Common Mistakes when Using Hand Sanitizer During COVID-19
Among the protective measures against COVID-19, hand sanitizer has quickly become one of the most popular resources available. Although easy and fast, sanitizer can become a false sense of safety in the hands of those who need it most. Are there mistakes to be made with use, and if so, what are they?
Effectiveness of Sanitizer
Before highlighting common mistakes of applying sanitizer, perhaps the most effective practices are to follow the usage guidelines suggested by the Department of Health.
Make sure all organic matter is removed from your hands.
All visible organic matter, such as dirt, must be removed from hands prior to applying a waterless hand sanitizer.
- Apply a dime-sized amount of waterless hand sanitizer to the palm of one hand or use a waterless hand sanitizer wipe.
- Rub hands together covering all surfaces of hands and fingers.
- Rub until waterless hand sanitizer is absorbed.
Source: Minnesota Department of Health 2020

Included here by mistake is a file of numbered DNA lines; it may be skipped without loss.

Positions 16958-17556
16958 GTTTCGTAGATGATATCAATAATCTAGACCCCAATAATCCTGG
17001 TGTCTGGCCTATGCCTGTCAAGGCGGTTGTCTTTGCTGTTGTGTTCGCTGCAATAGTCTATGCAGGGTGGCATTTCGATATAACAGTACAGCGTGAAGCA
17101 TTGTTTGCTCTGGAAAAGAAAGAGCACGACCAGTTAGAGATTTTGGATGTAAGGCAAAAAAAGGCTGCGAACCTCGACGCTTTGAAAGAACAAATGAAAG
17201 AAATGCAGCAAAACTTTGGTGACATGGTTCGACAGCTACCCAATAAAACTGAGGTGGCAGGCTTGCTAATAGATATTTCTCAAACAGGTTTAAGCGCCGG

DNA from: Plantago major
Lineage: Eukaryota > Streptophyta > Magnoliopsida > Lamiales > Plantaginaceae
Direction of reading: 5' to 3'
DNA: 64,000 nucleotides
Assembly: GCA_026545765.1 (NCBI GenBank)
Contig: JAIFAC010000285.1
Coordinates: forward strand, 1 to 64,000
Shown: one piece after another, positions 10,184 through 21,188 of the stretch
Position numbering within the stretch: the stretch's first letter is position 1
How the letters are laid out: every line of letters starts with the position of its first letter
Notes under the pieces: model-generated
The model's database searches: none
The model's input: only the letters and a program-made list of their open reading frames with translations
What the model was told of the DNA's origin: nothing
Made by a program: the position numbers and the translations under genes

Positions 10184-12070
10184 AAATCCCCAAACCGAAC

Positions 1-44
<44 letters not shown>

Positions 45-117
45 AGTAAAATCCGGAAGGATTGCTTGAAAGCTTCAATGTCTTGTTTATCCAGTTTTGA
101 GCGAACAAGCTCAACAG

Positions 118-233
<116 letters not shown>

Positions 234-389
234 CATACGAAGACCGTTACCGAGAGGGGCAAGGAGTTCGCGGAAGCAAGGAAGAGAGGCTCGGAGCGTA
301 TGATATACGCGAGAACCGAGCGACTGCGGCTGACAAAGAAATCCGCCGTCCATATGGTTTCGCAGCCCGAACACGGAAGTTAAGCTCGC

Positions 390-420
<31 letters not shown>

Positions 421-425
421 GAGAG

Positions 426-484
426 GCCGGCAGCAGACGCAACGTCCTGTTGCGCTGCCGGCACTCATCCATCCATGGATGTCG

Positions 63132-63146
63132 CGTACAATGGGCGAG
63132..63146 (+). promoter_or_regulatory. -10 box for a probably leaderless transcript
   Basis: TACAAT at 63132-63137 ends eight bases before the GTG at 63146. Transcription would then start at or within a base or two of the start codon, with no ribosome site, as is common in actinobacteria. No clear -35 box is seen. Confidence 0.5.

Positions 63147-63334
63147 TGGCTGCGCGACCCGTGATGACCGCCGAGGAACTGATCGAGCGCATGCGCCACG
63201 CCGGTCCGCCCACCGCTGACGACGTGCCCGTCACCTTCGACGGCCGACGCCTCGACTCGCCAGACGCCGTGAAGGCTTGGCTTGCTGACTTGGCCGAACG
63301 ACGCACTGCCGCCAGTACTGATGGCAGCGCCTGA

Now that you know how to use sanitizer, watch out for these common misconceptions!
Although hand sanitizer is an effective way to prevent the spread of viruses and bacteria, it should not be used as an alternative to soap and water. According to the FDA, there is no alternative to washing your hands besides, well….. Washing your hands! Hand sanitizer is meant to supplement washing your hands in locations or times when it would otherwise be impractical or impossible.
Another common misconception is the more often one uses sanitizer, the safer they will be. When it comes to frequency of use, hand sanitizer users should use with caution as overuse can disrupt the natural, beneficial bacteria found on your skin. These bacteria are essential to wellbeing, and even protecting against unhealthy contaminants we come into contact with.
Regardless of the product, the FDA recommends to always check labels for directions, ingredients, and expiration dates. The same rules apply to hand sanitizer. During COVID-19, certain production guidelines have been expanded in order to produce more supply to meet the increasing demand; however, some bottles may no longer have these expiration guidelines. Always check to be sure sanitizer has at least 60% alcohol to be effective.
For more information, check out this powerful guide written by the FDA on hand sanitizer during COVID-19. Stay healthy and happy!